The Tibetan Plateau, known as the "Roof of the World", is a 16,000-foot-plus region that has more than 2,000 natural lakes – watersheds for India, Pakistan, China and Bangladesh. That's enough water for 47 per cent of the world's population. It is a land where 1000-year-old forests grow on steep hills, rivers scream down impossible slopes, and there's enough sunlight to make the region second only to the Sahara desert in terms of solar wattage potential.

Unfortunately, this pristine habitat is slowing fading now. In March 2007, the World Wildlife Fund reported that four of the 10 rivers of the world listed as the greatest environmental dangers were located in the Tibetan regions of China. These rivers, which currently face possible serious environmental impact, are the Yangtze (Dri Chu in Tibetan), the Salween (Ngulchu in Tibetan), the Mekong (Za Chu in Tibetan) and the Indus (Sengye Khabab in Tibetan). Their deterioration is partially due to factors like too many hydro-power dams, unchecked pollution, overfishing and climate change.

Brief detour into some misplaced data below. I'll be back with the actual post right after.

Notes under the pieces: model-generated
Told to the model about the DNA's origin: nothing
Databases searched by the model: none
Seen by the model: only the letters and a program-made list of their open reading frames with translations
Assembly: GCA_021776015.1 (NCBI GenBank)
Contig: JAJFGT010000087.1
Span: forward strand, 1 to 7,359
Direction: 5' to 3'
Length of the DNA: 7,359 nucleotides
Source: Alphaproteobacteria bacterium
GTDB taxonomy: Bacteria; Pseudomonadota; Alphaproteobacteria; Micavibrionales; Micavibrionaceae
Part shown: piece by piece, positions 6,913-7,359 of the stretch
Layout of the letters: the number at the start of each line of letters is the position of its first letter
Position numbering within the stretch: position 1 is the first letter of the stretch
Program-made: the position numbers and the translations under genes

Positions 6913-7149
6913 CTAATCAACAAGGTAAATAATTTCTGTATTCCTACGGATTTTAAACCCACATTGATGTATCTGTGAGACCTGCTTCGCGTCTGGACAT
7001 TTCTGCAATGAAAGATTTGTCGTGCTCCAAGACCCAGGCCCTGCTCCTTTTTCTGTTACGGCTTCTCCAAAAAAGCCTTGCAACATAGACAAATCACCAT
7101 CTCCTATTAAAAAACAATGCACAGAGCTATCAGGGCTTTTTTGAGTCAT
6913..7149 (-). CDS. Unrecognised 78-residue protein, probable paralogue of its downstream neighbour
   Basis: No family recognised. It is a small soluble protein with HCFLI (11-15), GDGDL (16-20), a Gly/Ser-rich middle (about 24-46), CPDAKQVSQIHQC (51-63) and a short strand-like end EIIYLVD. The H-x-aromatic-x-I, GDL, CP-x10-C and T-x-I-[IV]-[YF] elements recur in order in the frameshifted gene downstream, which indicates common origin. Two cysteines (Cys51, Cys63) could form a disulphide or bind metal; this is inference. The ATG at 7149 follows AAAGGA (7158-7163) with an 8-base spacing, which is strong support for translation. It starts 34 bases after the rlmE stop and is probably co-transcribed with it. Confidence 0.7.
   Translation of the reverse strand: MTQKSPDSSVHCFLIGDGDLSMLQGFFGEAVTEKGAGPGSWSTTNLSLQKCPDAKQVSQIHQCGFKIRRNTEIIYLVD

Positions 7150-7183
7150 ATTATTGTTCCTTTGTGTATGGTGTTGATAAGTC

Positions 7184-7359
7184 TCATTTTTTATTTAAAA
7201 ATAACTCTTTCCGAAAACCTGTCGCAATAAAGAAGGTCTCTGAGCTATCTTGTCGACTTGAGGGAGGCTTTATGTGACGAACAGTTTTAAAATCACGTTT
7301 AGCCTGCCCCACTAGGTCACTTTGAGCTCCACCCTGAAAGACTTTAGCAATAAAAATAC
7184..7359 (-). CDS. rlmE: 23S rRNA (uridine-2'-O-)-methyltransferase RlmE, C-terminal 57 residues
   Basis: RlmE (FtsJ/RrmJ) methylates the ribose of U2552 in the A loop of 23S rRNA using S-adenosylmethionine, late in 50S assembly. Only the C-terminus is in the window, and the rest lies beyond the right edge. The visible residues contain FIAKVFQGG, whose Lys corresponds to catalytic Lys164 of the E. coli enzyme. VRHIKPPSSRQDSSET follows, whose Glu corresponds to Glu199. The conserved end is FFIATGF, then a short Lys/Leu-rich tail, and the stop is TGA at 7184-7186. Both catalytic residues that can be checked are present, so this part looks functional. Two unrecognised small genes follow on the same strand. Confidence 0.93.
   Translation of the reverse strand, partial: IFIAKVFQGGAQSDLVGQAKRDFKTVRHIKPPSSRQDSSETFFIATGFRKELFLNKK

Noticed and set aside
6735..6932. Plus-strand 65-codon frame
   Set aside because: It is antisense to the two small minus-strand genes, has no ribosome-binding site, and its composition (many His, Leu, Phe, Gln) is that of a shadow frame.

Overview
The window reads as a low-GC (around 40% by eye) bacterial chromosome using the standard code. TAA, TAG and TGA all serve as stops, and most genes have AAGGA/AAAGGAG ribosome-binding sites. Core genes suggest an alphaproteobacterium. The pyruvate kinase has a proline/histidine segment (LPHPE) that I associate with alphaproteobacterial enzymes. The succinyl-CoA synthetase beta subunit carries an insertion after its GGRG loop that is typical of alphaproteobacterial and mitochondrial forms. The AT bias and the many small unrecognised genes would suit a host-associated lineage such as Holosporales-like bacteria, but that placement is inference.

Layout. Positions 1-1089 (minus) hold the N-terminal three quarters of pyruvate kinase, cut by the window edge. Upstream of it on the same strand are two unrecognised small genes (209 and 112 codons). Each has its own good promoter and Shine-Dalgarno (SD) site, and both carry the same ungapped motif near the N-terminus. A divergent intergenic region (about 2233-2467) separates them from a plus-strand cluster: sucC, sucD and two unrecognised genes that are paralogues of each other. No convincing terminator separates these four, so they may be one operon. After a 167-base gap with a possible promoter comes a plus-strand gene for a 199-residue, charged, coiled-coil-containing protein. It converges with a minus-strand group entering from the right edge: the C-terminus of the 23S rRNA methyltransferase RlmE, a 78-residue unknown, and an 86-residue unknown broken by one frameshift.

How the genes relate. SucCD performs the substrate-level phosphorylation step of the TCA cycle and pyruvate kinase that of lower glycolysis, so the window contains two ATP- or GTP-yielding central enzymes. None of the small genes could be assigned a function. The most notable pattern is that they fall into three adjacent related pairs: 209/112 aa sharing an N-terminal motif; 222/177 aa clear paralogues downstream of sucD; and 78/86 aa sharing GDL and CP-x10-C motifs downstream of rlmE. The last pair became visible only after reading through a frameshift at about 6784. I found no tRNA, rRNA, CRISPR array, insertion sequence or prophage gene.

UNESCO's WHC - World Heritage Committee has expressed "serious concern over the potential significant impact" to the environment and to people who are dependent on these rivers for life, stating that the World Heritage Committee has not, to date, been given enough information by the Chinese government to make proper assessments of the situation.

Before 1959, six million Tibetans inhabited the region of China that is now known as the TAR - the Tibetan Autonomous Region. Tibetan people had co-existed for centuries within their natural environment but official policies after 1959 envisioned a new use for the land. It included endless opportunities for roads, mines, dams, mass agriculture, "modernisation" and industry.